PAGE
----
But that loss followed by all of the criticism he took for it spelled the beginning of the end for ‘Half Man, Half Amazing’ in Toronto.
The next couple of years for Vince were tough as he battled—not surprisingly—“jumper’s knee.” In ’02, the team won 42 games and made the Playoffs despite Vince appearing in only 60 regular season games and missing the postseason completely due to injury. The next season, still not 100 percent, VC played in only 43 regular season games and the Raptors went 24-58. The whispers of criticism started to become more and more audible.
That ‘02-03 season threw Toronto into rebuilding mode. They secured the fourth pick in the lottery and drafted Chris Bosh that summer. Lenny Wilkens was let go and was replaced by Kevin O’Neill, and the Raptors proceeded to be a pretty bad team in ‘03-04, going 33-49 which is par for the course in a rebuilding year. Vince came back to play in 73 regular season games, but his per game averages were down across the board. The team was losing and he seemed disinterested. By the end of that season, the writing on the wall was clear. The team wanted to rebuild around Chris Bosh. VC knew this and he wanted out. Twenty games into the ‘04-05 season, he’d gotten his wish. He was shipped to the New Jersey Nets in exchange for Alonzo Mourning and Eric and Aaron Williams.
That was in December. In January came the infamous interview with John Thompson on TNT.
Said Carter, “In years past… I was fortunate to have the talent. You get spoiled when you’re able to do a lot of things. You see that you don’t have to work at it.” The comment came in response to a question by Thompson on whether or not VC could still rely on his raw talent. Basketball fans in Toronto felt as if he was saying he didn’t really work hard while he was there. They felt like he was saying that he quit on the team. The hate began from that moment on.
North of the border Vince was now being called selfish. People were saying that he didn’t care for the fans that had supported him all those years. They said that he was a disgrace to professional athletes. They called him spoiled and accused him of not producing in light of the money he was being paid. They said he quit on his team. That he didn’t have heart. Yadda, yadda, yadda. And every time he comes to town now, he’s booed. That’s a pretty harsh thing to do to a guy who did so much for that organization in only six seasons. Especially considering that half the time he spent there he was hurt and couldn’t play. He didn’t do half as much for the New Jersey Nets and they gave him a hero’s welcome when he came back wearing an Orlando Magic jersey this season.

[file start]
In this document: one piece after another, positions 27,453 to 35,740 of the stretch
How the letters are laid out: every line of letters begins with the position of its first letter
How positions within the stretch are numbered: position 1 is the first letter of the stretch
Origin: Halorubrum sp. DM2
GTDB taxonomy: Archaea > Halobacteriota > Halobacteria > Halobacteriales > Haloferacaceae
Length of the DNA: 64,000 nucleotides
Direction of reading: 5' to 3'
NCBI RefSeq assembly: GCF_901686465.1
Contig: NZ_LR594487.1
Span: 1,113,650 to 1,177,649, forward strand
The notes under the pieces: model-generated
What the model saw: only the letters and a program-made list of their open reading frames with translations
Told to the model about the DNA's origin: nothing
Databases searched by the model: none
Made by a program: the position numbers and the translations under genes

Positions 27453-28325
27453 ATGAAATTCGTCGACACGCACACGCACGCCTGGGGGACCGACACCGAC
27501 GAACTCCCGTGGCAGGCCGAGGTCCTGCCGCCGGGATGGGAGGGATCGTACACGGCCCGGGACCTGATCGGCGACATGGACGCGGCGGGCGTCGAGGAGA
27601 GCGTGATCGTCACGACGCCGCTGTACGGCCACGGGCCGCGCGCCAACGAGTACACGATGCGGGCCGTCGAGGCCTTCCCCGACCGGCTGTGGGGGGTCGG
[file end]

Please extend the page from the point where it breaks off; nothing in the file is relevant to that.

So don’t get me wrong, I’m not a Vince Carter fanboy by any stretch. I’ve seen it in Toronto and I saw it happen in New Jersey where he lost interest and didn’t seem to be playing hard when the team was struggling. So yes, he does deserve his hare of blame and maybe even some criticism. But it’s not all his fault either.
Let’s be honest, how many of us could give our all when the team that we’re playing on is no good? How many of us can say that we could go out and play balls-to-the-wall night in and night out for an organization not committed to winning and fielding a competitive team? How many of us can say that we could maintain a positive attitude and remain upbeat after consistently taking Ls on a regular basis?
But I guess in Canada, when you’re a superstar you’re not given that luxury. I guess when you’re a superstar in Canada you’re not supposed to feel that way. I guess when you’re an American, multi-millionaire professional athlete playing north of the border, you’re supposed to go out and play hard for “their” team no matter what the circumstances. It doesn’t seem right, but it is what it is.
So I guess that’s why in Toronto… Everybody hates Vince.